Ryoko Hirosue

Ryoko Hirosue

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Departures Review


Very Good
A minimalist approach to serious drama gives this film its emotional kick, even as it prevents it from really grappling with the serious issues in the story.

In the end, it's powerfully moving, and perhaps a bit too nice.

When his orchestra goes bust, young cellist Daigo (Motoki) and his smiley wife Mika (Hirosue) decide to move back to Daigo's hometown, where they can live in his family home. Daigo's mother died a couple of years earlier, and he hasn't seen his father since he was 6. He answers an ad in the newspaper for a job working with "departures", but this isn't a travel agency, as his new boss Sasaki (Yamazaki) teaches him the art of encoffining, preparing dead bodies for burial. And Mika isn't happy about this.

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Departures Trailer


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Departures Review


Weak
Yôjirô Takita's Departures has come under siege since its startling upset at the 81st Academy Awards, beating out critical favorites The Class and Waltz with Bashir to win best foreign film. Such a blow to the critical consensus hadn't been dealt since Bosnia's No Man's Land beat out Amélie in 2001. Is a special brand of resentment justified in this latest case? Hardly. Any film lover who has watched the Oscars with any sort of interest over the years knows that, in the 62 years since the Academy began recognizing foreign accomplishments, they have rarely bestowed the award on films that deserve the attention.

Set mostly in an overtly nostalgic and gloomy section of Yamagata, Departures concentrates on the disassembling and retooling in the life of goofy Kobayashi (Masahiro Motoki, fitfully quirky), a cellist living in Tokyo with his wife until his orchestra disbands. The abrupt case of unemployment sparks the idea of leaving the city for his childhood home of Sakata. His wife Mika (Ryoko Hirosue) is very understanding, relieved even by the prospect of not having to pay rent in her late mother-in-law's house.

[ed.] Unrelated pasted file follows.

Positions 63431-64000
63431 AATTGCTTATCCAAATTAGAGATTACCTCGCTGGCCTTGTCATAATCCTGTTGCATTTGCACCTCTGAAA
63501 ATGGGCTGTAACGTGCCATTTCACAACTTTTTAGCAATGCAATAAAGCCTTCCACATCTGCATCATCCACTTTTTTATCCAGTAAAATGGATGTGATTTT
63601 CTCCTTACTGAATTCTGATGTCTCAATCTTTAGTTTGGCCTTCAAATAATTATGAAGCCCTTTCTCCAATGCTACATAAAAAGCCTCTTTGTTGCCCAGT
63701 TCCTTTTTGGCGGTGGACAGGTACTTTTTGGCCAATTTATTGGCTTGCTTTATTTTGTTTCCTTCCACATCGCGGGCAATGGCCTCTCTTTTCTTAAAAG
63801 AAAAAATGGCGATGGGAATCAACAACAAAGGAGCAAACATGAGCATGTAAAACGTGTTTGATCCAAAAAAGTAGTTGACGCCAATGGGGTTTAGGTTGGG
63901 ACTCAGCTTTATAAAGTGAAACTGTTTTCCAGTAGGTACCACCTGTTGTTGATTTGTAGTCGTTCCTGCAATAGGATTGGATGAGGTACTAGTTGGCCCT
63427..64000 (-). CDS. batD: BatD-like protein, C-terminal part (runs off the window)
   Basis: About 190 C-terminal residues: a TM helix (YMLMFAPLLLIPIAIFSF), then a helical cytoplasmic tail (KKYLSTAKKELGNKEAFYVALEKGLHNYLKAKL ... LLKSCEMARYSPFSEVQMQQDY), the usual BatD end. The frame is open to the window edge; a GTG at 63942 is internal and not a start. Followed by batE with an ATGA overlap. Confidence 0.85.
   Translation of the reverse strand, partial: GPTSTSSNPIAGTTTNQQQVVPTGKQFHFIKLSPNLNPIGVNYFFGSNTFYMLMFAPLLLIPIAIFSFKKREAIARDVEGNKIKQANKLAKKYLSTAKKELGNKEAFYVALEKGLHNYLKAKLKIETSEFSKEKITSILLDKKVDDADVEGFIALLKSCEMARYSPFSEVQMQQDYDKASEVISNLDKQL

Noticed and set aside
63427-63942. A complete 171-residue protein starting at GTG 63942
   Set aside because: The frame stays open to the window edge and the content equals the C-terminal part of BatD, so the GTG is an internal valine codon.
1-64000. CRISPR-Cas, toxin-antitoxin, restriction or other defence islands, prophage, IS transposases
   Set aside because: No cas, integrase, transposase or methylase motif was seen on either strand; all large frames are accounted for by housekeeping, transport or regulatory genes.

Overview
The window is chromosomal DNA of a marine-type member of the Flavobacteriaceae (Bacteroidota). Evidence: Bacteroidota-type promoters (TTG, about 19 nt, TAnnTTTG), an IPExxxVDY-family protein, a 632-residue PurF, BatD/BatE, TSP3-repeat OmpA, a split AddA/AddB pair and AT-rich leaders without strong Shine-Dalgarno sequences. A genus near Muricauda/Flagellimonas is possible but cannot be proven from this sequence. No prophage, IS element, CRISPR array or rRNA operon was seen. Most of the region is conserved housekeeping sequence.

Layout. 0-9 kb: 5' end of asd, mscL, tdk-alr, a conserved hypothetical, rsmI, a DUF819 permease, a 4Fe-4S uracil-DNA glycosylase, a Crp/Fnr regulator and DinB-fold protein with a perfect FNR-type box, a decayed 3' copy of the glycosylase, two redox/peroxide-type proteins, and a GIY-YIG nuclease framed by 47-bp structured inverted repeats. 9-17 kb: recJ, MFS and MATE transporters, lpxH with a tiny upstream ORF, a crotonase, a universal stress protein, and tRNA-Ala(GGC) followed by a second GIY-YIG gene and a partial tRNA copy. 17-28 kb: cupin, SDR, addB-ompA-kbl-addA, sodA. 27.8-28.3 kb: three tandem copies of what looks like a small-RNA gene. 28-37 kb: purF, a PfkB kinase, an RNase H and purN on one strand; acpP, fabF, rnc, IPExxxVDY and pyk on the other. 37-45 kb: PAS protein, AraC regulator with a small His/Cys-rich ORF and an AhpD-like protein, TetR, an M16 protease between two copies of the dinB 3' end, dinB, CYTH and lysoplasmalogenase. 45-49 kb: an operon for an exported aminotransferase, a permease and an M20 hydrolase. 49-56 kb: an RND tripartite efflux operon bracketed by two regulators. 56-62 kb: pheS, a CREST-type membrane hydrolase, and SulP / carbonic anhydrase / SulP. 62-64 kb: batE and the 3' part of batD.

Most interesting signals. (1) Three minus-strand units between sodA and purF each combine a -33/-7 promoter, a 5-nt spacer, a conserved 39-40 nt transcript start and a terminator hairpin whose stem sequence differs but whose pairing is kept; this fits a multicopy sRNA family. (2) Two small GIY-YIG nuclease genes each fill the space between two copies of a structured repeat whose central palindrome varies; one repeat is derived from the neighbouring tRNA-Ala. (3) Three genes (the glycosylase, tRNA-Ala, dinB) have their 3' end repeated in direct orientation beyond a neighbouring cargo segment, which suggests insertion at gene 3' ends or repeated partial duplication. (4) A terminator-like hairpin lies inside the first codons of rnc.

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Wasabi Review


OK
Luc Besson regular Jean Reno heads to Japan to reunite with his French-Japanese daughter as he investigates the death of her mother (an old girlfriend). It all ends up rather silly, as bullets and bad guys fly across the screen, and even Reno's natural charm gets shoved under Gérard Krawczyk's attempt to craft a clever cross-cultural action thriller (Beverly Hills Cop goes to Tokyo). Doesn't quite make it.
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Departures Trailer

Departures Trailer

Watch the trailer for Departures Yojiro Takita 's Departures won Best Foreign Language Film at...

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